- 6. Willerslev E, Hansen AJ, Binladen J, Brand TB, Gilbert MTP, et al. (2003) Diverse plant and animal genetic records from Holocene and Pleistocene sediments. Science 300:791–795
- 7. Martellini A, Payment P, Villemur R (2005) Use of eukaryotic mitochondrial DNA to differentiate human, bovine, porcine and ovine sources in fecally contaminated surface water. Water Res 39:541–548
- 8. Ficetola GF, Miaud C, Pompanon F, Taberlet P (2008) Species detection using environmental DNA from water samples. Biol Lett 4:423–425
- 9. Sutherland WJ, Bardsley S, Clout M, Depledge MH, Dicks LV, et al. (2013) A horizon scan of global conservation issues for 2013. Trends Ecol Evol 28:16–22
- 10. Barnes MA, Turner CR, Jerde CL, Renshaw MA, Chadderton WL, et al. (2014) Environmental conditions influence eDNA persistence in aquatic systems. Environmental Science and Technology 48:1819–1827
- 11. Dejean T, Valentini A, Miquel C, Taberlet P, Bellemain E, et al. (2012) Improved detection of an alien invasive species through environmental DNA barcoding: the example of the American bullfrog Lithobates catesbeianus. J Appl Ecol 49:953–959
- 12. Minamoto T, Yamanaka H, Takahara T, Honjo MN, Kawabata Z (2011) Surveillance of fish species composition using environmental DNA. Limnology 13:193–197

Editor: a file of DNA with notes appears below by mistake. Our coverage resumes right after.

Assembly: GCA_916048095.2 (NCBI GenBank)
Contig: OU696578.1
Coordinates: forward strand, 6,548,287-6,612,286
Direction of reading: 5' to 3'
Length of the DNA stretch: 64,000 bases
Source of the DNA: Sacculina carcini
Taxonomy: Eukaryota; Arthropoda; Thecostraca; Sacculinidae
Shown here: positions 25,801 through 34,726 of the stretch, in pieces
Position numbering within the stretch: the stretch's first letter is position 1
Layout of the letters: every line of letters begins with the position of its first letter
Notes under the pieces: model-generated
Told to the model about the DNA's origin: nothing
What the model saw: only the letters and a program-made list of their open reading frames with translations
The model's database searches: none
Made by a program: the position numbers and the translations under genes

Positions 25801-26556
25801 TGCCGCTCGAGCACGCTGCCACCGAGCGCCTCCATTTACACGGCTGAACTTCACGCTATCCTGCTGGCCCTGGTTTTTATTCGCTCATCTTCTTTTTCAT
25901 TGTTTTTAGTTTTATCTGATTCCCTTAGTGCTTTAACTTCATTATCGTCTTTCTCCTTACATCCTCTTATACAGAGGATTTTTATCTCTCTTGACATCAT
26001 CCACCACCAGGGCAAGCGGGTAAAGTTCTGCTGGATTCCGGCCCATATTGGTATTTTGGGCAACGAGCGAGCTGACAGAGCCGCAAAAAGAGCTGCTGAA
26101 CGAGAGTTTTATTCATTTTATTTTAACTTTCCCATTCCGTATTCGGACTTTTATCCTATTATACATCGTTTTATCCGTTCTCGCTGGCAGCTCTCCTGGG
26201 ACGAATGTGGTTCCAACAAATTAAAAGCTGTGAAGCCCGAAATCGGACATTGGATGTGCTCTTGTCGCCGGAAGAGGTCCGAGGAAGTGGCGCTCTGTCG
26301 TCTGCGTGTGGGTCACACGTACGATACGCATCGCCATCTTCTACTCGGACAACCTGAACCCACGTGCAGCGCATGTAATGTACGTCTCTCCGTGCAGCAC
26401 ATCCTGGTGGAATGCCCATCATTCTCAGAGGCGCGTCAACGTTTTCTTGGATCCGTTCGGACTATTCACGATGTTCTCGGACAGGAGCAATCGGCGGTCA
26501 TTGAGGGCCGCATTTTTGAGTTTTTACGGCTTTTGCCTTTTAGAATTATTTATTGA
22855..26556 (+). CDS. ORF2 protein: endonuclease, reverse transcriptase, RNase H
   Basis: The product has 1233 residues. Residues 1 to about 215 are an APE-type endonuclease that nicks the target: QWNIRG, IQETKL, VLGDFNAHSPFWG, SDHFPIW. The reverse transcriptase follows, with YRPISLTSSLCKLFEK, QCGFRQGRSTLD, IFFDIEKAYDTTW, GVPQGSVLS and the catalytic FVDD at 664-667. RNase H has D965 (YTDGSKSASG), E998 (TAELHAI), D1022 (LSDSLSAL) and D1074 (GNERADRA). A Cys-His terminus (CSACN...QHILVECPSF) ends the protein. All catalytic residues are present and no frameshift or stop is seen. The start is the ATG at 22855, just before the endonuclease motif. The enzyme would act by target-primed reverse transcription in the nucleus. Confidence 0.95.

- 13. Wilcox TM, McKelvey KS, Young MK, Jane SF, Lowe WH, et al. (2013) Robust detection of rare species using environmental DNA: the importance of primer specificity. PLoS One 8:e59520
- 14. Goldberg CS, Pilliod DS, Arkle RS, Waits LP (2011) Molecular detection of vertebrates in stream water: a demonstration using Rocky Mountain tailed frogs and Idaho giant salamanders. PLoS One 6:e22746
- 15. Thomsen PF, Kielgast J, Iversen LL, Møller PR, Rasmussen M, et al. (2012) Detection of a diverse marine fish fauna using environmental DNA from seawater samples. PLoS One 7:e41732
- 16. Kelly RP, Port JA, Yamahara KM, Crowder LB (2014) Using environmental DNA to census marine fishes in a large mesocosm. PLoS One 9:e86175
- 17. Thomsen PF, Kielgast J, Iversen LL, Wiuf C, Rasmussen M, et al. (2012) Monitoring endangered freshwater biodiversity using environmental DNA. Mol Ecol 21:2565–2573
- 18. Foote A, Thomsen P, Sveegaard S, Wahlberg M, Kielgast J, et al. (2012) Investigating the potential use of environmental DNA (eDNA) for genetic monitoring of marine mammals. PLoS One 7:e41781
- 19. Goldberg C, Sepulveda A, Ray A, Baumgart J, Waits LP (2013) Environmental DNA as a new method for early detection of New Zealand mudsnails (Potamopyrgus antipodarum). Freshw Sci 32:792–800
- 20. Takahara T, Minamoto T, Doi H (2013) Using environmental DNA to estimate the distribution of an invasive fish species in ponds. PLoS One 8:e56584
- 21. McDonald LL (2004) Sampling rare or elusive species. Sampling rare populations. New York, NY: Island Press. pp. 11–42.